@mxyzplk - Because the 2 conditions that can trigger the unconscious condition are falling below 0 hit points, or having subdual damage equal to your hit points. The first of which is reached as part of the spell description. It seems pretty clear that the whole first sentence is "This is what the spell is going to do, let's follow that up with actual rules." Many many spell descriptions do this. –  Cthos Feb 19 '14 at 23:37

Yes, exactly. The first casting reduces you to less than 0 hp, which is the condition for casting it as an immediate action.

The PFSRD says:

However, unlike a swift action, an immediate action can be performed at any time [...]

Any time means even if it were to interrupt other processes. You can take immediate actions even in the middle of the first spell taking effect, meaning before you go unconscious.

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Read the full spell description. A primary condition for casting is being conscious. –  Carl Cravens Feb 19 '14 at 21:55
@CarlCravens It is an immediate action. I would argue that you can interrupt the previous standard casting just before you fall unconscious, cast it as an immediate, and then have the standard casting finish. I'll expand my answer on that bit. –  kravaros Feb 19 '14 at 22:21
I'm convinced I was initially wrong, but not for this reason. If you interrupt the casting of the first spell, you aren't at -1 HP yet. I've removed my downvote. –  Carl Cravens Feb 19 '14 at 22:43
@CarlCravens Sorry, not casting, but effect of the spell. –  kravaros Feb 19 '14 at 22:45

So if you had the spell memorized twice, then you could theoretically cast it twice by your description.

However, it leaves out the key issue of healing. If you can cast the second time, your character is still standing at the end of it all.

Here's how it breaks out:

  • Standard action: cast spell by saying a word (V component)
  • Healing + Prayer happens, you heal Nd6 HP (Paladin => Good)
  • The text for ...after casting the spell... if cast as a standard action is triggered, the Paladin drops to -1 HP.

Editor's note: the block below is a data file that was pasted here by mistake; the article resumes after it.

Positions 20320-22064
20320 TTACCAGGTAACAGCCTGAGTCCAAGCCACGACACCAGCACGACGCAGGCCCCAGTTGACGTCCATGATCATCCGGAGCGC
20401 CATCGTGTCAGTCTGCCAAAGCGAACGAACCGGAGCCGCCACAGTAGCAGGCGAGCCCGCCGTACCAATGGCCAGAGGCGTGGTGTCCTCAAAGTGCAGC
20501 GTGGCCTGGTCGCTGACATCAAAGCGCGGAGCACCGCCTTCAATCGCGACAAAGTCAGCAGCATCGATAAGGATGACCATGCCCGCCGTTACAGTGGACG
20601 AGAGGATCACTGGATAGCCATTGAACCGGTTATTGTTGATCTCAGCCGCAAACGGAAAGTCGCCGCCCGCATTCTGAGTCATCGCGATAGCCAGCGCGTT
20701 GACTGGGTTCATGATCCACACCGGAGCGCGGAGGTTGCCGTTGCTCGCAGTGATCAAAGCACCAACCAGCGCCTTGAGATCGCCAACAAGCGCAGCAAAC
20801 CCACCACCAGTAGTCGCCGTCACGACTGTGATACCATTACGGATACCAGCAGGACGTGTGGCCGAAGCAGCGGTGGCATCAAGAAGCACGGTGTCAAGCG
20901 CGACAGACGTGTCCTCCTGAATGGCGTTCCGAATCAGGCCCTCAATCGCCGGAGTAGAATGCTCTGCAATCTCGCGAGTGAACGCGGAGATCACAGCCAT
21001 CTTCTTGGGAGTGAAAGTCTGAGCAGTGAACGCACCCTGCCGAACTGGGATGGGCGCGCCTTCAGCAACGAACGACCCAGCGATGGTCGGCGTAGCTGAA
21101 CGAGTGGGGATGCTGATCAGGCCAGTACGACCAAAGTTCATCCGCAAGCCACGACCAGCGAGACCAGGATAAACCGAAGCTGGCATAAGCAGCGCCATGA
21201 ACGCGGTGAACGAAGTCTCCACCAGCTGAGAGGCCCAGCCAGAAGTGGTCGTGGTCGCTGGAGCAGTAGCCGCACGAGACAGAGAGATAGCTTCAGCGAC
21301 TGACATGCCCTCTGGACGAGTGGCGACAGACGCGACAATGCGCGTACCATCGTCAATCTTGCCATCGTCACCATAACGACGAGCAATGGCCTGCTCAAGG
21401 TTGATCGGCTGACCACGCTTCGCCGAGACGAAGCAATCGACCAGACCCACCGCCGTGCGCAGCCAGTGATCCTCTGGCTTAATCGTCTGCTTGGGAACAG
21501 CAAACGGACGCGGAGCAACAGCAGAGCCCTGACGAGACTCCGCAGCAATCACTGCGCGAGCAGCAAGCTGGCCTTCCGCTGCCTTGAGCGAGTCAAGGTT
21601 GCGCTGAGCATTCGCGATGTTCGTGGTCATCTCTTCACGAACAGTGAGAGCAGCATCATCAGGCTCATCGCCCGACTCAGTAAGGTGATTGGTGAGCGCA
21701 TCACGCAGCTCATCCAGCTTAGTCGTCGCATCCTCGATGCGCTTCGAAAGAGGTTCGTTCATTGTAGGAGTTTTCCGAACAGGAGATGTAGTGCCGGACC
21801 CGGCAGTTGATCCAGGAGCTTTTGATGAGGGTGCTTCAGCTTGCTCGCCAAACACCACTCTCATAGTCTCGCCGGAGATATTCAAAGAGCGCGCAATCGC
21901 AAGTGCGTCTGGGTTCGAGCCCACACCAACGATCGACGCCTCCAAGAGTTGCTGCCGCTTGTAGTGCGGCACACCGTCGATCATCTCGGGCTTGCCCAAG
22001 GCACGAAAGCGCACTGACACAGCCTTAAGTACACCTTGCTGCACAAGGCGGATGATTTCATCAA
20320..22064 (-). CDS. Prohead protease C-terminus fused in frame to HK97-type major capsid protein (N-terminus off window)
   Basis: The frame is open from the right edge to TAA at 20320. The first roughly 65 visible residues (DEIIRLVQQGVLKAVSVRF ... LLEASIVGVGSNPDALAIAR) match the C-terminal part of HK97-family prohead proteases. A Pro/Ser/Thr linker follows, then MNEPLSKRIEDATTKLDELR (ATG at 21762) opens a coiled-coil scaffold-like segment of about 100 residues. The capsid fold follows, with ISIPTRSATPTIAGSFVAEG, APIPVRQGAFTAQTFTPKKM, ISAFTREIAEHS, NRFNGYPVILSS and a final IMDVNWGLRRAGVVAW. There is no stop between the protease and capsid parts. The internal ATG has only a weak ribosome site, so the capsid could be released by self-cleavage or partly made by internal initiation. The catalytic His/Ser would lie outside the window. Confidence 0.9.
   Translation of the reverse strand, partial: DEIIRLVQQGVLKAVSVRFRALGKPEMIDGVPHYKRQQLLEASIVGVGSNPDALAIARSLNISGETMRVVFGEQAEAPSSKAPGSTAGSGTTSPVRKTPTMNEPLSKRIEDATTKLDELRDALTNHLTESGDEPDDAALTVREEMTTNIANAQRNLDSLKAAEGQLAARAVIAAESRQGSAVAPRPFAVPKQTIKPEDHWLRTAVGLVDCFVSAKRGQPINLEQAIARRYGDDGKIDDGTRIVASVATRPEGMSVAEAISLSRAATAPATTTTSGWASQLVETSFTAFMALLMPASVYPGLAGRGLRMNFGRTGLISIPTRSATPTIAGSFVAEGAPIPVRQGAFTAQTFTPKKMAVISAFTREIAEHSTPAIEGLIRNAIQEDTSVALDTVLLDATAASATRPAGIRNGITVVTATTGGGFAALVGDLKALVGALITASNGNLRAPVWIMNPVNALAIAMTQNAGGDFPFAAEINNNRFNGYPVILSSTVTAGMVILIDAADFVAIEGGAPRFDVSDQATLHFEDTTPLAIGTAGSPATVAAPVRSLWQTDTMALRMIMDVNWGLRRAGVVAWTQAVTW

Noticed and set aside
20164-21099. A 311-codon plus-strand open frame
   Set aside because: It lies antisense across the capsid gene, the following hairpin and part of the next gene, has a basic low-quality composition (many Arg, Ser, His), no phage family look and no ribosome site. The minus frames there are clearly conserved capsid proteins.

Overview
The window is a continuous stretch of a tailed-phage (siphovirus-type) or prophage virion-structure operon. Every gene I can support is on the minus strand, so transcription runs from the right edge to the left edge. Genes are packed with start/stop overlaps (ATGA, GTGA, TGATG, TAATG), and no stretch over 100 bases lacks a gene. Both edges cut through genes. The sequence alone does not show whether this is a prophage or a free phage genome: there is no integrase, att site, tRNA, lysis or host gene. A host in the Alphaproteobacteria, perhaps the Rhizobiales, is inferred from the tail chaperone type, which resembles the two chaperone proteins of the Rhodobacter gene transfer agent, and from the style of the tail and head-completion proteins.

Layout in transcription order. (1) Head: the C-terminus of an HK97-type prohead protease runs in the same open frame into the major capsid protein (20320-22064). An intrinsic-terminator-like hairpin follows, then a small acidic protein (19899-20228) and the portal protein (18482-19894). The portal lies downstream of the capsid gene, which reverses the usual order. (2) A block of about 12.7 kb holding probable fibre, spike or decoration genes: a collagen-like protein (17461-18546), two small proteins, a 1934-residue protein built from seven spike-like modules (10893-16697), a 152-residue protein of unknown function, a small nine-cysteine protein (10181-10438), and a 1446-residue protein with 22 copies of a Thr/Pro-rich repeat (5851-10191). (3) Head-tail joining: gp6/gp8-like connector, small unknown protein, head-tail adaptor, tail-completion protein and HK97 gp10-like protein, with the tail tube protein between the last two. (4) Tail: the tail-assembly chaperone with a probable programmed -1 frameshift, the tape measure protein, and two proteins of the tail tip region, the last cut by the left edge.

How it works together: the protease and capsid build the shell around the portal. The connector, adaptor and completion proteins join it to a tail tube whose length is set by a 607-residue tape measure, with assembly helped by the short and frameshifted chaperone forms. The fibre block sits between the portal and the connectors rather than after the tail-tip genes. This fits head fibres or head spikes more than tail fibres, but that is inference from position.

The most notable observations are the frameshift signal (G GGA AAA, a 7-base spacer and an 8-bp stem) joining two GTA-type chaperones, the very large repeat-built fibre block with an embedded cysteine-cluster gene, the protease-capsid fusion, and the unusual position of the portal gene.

• This triggers an immediate action allowing you to cast the spell again.
  • You cast the spells a second time and heal Nd6 HP putting you back above zero (unless you heal just a single point)


  • The immediate actions used your swift for the turn, so you cannot lay on hands for another turn.
  • You will provoke AoAs for both castings.
  • You are arguably prone because you do drop to negative HP at least long enough to cause the trigger.
  • You may still have a move action available with which to "get up".
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The spell does not heal the paladin himself: the effect is has a burst range which IMO does not include the caster himself. –  Matteo Feb 21 '14 at 7:57
All the negative aspects you list are of course true but are also present when casting it once. The spell is meant to leave the paladin almost unable to do anything else. You save the others by putting yourself out-of-play. –  Matteo Feb 21 '14 at 7:59
If you read the text of the spell, you go to -1 after casting the spell but you heal Nd6 when casting the spell. Given that one of these effects clearly has "after", it should go last. –  Gates VP Feb 22 '14 at 0:48
Also the burst excluding the caster is interpretation. For example the Cleric's channel says that they can choose to include or exclude themselves from the effect, but it's not clear what the default is. –  Gates VP Feb 22 '14 at 0:53
The idea of the spell (a paladin spell) is to sacrify something to help others: *You fall unconscious but also unleash a spectacular wave of holy energy that heartens and heals your allies while leaving your opponents daunted and damaged. * The "you fall unconscious" from the spell description gives a clear idea on how it should be interpreted. –  Matteo Feb 23 '14 at 10:09